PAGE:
TheTimesTribune.com, Corbin, KY

October 3, 2013

How hard is it to put litter in its place?


TIMES TRIBUNE (CORBIN, Ky.)

CORBIN — Appalled.

That’s pretty much the best word I can conjure up to describe what I had the misfortune to witness Wednesday morning.

I was coming out of the Walmart parking lot in Corbin, and of course, ended up in a line of traffic at the red light.

I was the fourth car in the lane to turn right onto U.S. 25E to head into work.

Since it was still morning, I was still drinking coffee and trying to absorb as much caffeine as possible.

I glanced to see if the light had changed yet, and I saw a brief flash from the car in front of me.

I stared, trying to see whatever it was I missed.

Then I saw another flash, and a couple of fingers.

The woman in front of me was littering — right in front of everybody without a hint of remorse.

I really wanted to confront her on the matter, but decided instead to write down her license plate number so I could turn her in for that.

It’s nothing more than sheer, utter laziness — and I get pretty sick of it, and I’m sure most of the rest of us do, too.

Not that I haven’t confronted a litterbug before.

One morning about three years ago I was heading into work and as usual was stopped by this same red light.

And moments after I stopped, the truck in front of me pitched a bag of trash out the driver side window.

I heard glass break when it hit the pavement.

Without thinking, I promptly put the car in park, got out, heading for the trash.

I picked up the bag and heaved it into his ample truck bed.

Peppered with a choice smattering of profane words, he asked me what I was doing.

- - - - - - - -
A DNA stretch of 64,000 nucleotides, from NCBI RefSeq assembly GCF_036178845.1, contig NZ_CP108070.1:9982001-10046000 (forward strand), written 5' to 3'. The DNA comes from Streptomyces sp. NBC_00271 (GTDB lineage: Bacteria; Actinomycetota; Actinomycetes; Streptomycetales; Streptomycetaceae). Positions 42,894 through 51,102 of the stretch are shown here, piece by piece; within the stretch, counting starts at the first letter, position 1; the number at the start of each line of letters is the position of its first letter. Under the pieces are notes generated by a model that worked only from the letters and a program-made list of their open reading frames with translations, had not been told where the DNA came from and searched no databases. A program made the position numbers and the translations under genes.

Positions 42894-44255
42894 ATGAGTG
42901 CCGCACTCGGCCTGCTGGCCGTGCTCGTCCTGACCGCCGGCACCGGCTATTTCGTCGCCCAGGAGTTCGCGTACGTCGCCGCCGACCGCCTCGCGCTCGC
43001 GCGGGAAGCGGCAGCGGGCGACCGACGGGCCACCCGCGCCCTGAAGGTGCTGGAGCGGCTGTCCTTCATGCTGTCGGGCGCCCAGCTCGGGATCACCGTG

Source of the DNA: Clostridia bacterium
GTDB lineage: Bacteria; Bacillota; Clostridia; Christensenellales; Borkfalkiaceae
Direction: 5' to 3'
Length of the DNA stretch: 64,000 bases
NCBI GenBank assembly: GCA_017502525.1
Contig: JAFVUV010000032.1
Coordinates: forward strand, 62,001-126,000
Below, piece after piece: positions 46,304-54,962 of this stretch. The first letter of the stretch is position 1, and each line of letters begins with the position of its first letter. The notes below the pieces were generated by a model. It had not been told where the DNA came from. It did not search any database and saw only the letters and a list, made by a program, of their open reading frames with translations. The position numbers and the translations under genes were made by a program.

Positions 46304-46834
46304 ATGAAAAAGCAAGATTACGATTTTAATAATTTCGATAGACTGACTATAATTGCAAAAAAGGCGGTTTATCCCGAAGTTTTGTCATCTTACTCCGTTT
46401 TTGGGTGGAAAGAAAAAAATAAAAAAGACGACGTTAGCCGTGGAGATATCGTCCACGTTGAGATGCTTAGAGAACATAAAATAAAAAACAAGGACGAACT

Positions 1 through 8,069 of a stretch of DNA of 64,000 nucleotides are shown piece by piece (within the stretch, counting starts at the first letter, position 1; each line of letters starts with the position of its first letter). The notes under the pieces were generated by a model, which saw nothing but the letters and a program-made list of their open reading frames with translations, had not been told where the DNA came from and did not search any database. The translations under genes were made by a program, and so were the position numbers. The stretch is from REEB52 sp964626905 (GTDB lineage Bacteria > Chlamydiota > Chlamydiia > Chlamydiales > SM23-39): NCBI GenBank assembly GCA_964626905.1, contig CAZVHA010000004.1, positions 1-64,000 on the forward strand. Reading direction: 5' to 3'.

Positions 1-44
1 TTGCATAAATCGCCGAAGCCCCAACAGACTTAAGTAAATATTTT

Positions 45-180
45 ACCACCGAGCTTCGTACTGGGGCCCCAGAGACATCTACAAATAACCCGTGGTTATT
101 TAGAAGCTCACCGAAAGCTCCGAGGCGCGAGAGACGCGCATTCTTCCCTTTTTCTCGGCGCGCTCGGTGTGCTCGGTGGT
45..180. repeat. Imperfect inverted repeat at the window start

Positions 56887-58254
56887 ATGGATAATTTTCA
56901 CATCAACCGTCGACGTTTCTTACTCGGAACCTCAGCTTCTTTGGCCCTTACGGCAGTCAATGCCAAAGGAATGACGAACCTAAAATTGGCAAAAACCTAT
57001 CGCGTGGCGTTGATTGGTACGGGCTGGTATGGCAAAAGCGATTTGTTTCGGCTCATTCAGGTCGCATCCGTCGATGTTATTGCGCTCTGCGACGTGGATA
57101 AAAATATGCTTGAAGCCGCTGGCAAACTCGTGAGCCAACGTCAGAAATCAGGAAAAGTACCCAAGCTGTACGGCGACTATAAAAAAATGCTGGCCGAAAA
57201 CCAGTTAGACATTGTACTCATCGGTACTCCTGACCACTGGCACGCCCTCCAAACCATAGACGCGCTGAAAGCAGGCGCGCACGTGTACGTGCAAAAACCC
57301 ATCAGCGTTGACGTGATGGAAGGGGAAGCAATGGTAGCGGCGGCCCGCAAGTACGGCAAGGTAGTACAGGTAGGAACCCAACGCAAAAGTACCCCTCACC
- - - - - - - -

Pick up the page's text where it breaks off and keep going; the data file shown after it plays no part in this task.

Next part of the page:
“Putting your trash where it belongs.”

Of course, several cars in the two lanes of traffic waiting for the green light got pretty interested in this exchange, and of course I immediately thought how stupid I was to do that.

But it was too late to go back, and I figured I was in for a fight.

He jumped out of his truck, I assumed ready to fight.

Instead, he ambled his ample frame to the bed of his truck and reached for the trash bag — apparently intent on re-littering it.

But before it could happen, a chorus of car horns began to blow, and this woman leaned out of her window and said she’d call the cops if he didn’t put that right back in the truck.

Obviously livid but without a leg to stand on, he slammed the bag in the bed of the truck — when the light finally turned green, he left about half his tires on the road screeching out like a madman.

I guess he was a mad man.

It’s almost a cliche’ to say seeing the federal, state and local parks spoiled by litter is the worst of all — but in reality, so many people do care about the conditions of our parks, and volunteer efforts help abate some of the worst of the litter.

But what about the sides or medians of many roads? I was driving back from a campground in Tennessee this past weekend, and the mowers had come through to mow one last time before the dreaded winter arrives.

But while making the grass look nice — they left several miles of chopped up litter in their wake.

Thankfully I have seen little of that type of mess in Kentucky — that’s a blessing.

Look — I simply cannot understand how hard it is to get something to a trash can. You can’t excuse it, no matter how hard you try or how creative your deception seems.

There’s simply no excuse.

I cannot say that I have never been guilty of littering. I was the worst for pitching my cigarette butts out the window — which is still littering and can cause a fire.

I now either crush the smoke and pocket the butt, or in the car I usually have a can at the ready to take on the butts.

But they certainly don’t go flying out the window.

Grow up — there shouldn’t have to be laws to tell people to clean up after themselves. 

John Ross is a reporter for the Times-Tribune. He can be reached at jross@thetimestribune.com